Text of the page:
How to deal with a disrespectful adult daughter

Updated February 28, 2017

Any parent can tell you that having a child is an amazing adventure. Through the years with your child, you will experience many ups and downs as part of the job. It would be great if all children hit adulthood and were perfect, model citizens. Unfortunately, parents and children are human and everyone makes mistakes. Dealing with a disrespectful adult child can be one of the most stressful issues that you will have to experience. There are some things you can do to alleviate or rectify the issue.

State your feelings. If your child is being openly disrespectful, in a calm voice, point it out. Say something along the lines of "I really don't appreciate the way you are treating me. I would really like it if you stopped." You can also say something along the lines of "I will not take this kind of behaviour."

Realise that you don't need to take the disrespect. If she is treating you badly and won't stop after you ask her to, you can walk away or tell her to leave your home. This might hurt, but sometimes the best thing to do is to postpone the conversation until both parties are calm, collected and have had time to think about the situation.

Ask your daughter what is bothering her, and be open to listen and communicate with her. This will open the door to a discussion about the situation and feelings. Be willing to hear things you will not like. Sometimes honesty can really hurt, but it is important to discuss this problem. This experience can be very humbling if you hear truths about yourself that you didn't realise. Getting it out in the open is better than pretending there isn't a problem.

Write your feelings on paper. This is a good outlet for residual feelings you are having. You might be surprised by what comes out. After writing everything, burn the paper. It will help to let it out and express your anger, pain and sadness without escalating the issue and hurting feelings.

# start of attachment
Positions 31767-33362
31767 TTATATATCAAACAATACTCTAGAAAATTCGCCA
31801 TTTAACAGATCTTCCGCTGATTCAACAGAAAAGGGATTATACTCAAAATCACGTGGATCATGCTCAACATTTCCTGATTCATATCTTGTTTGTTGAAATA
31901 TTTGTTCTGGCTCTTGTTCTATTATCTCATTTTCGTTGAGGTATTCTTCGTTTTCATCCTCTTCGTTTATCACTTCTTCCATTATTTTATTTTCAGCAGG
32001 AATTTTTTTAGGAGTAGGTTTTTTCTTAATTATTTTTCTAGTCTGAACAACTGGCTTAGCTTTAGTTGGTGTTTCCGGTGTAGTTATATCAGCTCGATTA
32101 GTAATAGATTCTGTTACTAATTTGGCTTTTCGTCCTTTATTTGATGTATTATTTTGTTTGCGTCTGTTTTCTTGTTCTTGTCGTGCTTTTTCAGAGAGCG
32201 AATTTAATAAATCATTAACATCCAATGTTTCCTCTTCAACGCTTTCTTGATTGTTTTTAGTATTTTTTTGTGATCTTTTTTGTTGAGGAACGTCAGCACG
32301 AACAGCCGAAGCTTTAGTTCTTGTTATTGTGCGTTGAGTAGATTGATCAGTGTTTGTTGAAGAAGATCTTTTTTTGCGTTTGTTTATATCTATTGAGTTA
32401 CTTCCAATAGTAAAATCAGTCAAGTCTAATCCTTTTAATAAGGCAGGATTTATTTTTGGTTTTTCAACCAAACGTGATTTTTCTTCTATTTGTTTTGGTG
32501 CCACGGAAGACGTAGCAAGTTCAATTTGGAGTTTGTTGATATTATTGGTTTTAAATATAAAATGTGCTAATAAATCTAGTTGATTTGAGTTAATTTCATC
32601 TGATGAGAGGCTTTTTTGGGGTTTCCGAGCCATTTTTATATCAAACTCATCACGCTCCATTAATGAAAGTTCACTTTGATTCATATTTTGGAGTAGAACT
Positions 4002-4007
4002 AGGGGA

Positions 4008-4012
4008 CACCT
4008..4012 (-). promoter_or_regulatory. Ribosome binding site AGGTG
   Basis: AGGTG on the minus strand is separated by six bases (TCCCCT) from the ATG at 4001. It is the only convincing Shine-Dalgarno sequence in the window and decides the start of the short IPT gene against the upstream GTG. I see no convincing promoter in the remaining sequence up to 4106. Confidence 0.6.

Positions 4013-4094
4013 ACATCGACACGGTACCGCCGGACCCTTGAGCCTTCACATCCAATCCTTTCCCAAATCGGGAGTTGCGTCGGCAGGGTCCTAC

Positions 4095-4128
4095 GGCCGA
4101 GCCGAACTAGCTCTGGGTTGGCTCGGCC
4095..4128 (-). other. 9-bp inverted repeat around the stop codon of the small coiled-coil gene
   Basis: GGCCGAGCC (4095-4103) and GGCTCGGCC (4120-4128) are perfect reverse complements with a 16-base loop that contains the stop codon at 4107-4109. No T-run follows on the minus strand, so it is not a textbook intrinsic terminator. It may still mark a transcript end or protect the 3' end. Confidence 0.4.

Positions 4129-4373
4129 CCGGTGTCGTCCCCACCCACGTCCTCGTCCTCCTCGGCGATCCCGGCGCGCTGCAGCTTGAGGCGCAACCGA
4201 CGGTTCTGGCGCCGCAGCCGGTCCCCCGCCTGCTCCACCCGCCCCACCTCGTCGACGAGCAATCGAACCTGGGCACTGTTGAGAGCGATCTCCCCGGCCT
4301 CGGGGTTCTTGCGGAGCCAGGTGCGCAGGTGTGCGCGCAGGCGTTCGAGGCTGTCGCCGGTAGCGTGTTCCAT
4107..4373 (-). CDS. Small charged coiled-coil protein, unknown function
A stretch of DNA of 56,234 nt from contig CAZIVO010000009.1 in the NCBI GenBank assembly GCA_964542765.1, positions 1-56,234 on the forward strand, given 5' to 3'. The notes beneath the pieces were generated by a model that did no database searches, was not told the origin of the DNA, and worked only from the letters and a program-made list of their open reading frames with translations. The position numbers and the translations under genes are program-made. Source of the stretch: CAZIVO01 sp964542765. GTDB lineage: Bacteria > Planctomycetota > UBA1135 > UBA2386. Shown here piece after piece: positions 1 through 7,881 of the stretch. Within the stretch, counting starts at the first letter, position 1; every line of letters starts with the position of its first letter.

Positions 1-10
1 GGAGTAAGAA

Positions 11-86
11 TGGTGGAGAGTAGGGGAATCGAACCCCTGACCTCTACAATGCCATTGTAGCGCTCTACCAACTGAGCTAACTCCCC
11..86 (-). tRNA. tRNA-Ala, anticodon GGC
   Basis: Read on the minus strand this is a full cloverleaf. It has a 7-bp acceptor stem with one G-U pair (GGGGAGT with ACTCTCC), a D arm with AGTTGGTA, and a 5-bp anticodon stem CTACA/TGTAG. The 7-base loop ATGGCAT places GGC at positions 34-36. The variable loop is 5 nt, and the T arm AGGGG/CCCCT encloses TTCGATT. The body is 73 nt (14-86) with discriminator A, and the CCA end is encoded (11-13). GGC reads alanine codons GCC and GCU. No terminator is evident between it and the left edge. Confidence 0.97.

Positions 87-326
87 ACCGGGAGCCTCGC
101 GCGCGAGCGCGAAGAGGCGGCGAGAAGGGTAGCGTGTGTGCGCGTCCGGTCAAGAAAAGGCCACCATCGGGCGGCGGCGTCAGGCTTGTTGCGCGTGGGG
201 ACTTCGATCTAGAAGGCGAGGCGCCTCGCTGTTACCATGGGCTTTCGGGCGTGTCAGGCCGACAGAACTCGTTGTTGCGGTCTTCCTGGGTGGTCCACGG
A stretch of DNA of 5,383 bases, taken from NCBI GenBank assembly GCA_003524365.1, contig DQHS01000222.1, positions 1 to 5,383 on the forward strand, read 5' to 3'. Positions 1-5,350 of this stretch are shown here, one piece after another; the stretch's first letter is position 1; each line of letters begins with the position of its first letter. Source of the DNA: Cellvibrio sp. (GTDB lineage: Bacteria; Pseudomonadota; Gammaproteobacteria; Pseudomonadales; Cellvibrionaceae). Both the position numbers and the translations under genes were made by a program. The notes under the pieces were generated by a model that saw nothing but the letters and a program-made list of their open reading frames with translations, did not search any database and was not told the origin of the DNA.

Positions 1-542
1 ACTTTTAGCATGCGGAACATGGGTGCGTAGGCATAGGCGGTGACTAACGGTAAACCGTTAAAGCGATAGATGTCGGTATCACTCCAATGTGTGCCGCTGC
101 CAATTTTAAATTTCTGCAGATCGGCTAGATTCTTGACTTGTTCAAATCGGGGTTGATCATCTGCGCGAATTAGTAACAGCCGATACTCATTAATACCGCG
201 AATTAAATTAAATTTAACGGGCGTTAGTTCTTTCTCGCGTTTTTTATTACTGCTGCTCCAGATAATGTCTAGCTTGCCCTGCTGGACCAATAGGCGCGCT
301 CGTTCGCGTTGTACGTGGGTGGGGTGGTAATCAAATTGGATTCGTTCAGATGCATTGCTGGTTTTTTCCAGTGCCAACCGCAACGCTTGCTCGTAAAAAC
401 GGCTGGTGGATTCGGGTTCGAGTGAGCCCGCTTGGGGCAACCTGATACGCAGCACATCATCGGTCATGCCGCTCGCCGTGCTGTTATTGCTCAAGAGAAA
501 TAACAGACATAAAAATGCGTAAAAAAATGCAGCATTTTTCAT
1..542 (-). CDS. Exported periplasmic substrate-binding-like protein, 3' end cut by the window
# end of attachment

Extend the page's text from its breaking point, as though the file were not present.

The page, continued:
Look at things from your daughter's point of view. Many people project their feelings, judgments and insecurities onto others. Even though she is directing her anger and frustration at you, it could be an indicator of how she is feeling inside. Look at what behaviours she is expressing. The "louder" an emotion or feeling is, the more it needs to be addressed. For example, if she is calling you mean, maybe she is not recognising and dealing with her own anger issues. If she is calling you nasty names, she might be denying that aspect within herself.

Remember that life is about learning. Although your daughter is an adult, she is still learning about life, as is everyone else. If you think about it, you are still learning about life as well. This experience with your daughter is a very important learning lesson. Maybe by showing her that its not all right to treat people like that and expressing your feelings, she will realise that parents have feelings too and they deserve respect like everyone else. It will also help you to grow as you learn to communicate, stick up for yourself or when to walk away.

Model the behaviour that you want your daughter to learn. Even if you want to scream, insult or be mean back, stay calm and express love throughout. Work through the issue this way. Preventing the issue from escalating and demonstrating that you can show love regardless is important for your daughter to see.

Don't be afraid to tell your daughter to leave your home. This might be very difficult, especially if she is living with you, but sometimes tough love is the most powerful lesson. Once she is gone, she could come to realise that she didn't have it so bad after all.

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